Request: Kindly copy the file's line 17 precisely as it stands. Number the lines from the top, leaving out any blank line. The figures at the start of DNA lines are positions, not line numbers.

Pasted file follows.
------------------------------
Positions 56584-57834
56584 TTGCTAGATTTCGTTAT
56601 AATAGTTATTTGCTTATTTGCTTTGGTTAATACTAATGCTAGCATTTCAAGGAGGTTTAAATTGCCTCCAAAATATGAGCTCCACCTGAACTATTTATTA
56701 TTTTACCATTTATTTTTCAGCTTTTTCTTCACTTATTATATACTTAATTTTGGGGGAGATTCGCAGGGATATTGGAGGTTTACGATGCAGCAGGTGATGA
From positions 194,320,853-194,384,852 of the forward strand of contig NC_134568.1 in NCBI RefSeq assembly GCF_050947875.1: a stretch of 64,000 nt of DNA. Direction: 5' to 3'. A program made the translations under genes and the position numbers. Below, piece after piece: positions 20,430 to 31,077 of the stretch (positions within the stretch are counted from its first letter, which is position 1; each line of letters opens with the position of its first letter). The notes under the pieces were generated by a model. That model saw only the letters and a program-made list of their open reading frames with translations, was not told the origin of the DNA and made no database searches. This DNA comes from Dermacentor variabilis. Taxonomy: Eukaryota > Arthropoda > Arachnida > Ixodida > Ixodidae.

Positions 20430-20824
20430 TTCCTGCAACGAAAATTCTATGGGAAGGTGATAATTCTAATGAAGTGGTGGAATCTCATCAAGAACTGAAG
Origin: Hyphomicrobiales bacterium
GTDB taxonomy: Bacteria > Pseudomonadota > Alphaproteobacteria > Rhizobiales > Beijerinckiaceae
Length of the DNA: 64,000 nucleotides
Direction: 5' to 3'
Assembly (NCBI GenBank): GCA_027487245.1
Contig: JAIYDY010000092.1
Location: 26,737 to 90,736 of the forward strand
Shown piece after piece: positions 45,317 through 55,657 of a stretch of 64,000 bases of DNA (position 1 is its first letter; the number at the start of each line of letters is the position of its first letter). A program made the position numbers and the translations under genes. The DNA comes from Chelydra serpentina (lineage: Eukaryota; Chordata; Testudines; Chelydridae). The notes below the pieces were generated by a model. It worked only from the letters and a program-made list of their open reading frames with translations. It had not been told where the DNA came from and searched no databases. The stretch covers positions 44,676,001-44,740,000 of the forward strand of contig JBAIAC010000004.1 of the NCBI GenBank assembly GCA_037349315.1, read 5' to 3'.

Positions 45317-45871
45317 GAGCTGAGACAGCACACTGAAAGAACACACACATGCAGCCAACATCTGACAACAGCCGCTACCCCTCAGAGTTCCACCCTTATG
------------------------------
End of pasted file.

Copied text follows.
45317 GAGCTGAGACAGCACACTGAAAGAACACACACATGCAGCCAACATCTGACAACAGCCGCTACCCCTCAGAGTTCCACCCTTATG